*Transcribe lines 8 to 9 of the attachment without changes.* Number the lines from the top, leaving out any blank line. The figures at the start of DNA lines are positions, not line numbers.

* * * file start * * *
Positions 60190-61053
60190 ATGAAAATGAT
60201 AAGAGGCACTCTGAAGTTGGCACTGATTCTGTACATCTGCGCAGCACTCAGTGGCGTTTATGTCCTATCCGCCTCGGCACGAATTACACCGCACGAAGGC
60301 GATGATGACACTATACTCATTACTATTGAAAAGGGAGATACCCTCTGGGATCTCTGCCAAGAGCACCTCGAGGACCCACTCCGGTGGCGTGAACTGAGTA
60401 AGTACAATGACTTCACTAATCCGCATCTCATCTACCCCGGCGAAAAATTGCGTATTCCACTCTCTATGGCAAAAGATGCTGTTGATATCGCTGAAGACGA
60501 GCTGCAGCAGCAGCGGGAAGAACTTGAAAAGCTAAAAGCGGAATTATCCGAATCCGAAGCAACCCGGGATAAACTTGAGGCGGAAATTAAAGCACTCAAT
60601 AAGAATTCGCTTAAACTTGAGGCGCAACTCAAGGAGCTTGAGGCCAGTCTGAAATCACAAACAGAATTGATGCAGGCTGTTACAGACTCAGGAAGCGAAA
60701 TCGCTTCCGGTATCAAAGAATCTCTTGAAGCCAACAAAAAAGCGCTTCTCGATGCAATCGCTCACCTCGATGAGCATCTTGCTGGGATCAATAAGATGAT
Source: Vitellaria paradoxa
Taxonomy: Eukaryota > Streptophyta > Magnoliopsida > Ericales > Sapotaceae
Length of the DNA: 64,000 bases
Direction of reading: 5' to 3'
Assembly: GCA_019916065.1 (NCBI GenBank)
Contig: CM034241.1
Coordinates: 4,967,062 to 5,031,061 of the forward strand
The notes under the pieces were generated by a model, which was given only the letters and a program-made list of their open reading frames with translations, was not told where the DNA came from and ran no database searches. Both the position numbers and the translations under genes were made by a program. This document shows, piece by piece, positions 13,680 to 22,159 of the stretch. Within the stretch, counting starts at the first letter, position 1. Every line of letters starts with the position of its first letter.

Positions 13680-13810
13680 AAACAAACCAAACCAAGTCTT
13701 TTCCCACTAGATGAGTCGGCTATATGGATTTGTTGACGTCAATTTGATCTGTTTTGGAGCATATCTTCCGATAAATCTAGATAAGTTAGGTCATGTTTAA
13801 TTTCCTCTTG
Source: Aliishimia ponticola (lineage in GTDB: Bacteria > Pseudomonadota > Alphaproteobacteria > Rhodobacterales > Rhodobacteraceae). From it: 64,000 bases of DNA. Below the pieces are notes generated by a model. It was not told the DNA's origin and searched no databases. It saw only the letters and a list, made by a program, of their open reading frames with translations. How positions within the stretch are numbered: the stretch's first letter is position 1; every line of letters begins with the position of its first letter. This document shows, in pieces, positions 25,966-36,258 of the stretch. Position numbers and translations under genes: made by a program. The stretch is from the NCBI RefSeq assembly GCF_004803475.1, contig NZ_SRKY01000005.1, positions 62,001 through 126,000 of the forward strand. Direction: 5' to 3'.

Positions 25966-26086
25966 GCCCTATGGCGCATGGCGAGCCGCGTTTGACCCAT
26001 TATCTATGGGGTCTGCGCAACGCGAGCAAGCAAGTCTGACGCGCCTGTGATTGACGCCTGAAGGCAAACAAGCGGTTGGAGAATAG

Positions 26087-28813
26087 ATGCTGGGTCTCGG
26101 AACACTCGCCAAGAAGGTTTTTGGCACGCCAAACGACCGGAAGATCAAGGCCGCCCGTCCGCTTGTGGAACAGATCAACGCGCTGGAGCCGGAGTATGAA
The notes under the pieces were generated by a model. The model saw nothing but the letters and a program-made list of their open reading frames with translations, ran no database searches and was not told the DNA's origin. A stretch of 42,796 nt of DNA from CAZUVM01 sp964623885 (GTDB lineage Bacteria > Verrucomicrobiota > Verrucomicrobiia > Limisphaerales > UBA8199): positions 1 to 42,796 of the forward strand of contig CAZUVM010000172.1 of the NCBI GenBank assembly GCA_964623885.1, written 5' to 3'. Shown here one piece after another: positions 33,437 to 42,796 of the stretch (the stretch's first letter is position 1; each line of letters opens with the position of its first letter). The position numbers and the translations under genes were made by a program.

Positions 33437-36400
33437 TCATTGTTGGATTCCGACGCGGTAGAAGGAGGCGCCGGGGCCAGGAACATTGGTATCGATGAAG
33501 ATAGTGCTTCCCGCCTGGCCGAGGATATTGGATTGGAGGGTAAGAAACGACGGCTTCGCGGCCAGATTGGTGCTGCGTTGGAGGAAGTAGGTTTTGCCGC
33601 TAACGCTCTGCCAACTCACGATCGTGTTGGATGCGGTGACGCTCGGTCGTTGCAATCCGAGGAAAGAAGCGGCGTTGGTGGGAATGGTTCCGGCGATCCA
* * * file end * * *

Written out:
60701 TCGCTTCCGGTATCAAAGAATCTCTTGAAGCCAACAAAAAAGCGCTTCTCGATGCAATCGCTCACCTCGATGAGCATCTTGCTGGGATCAATAAGATGAT
Source: Vitellaria paradoxa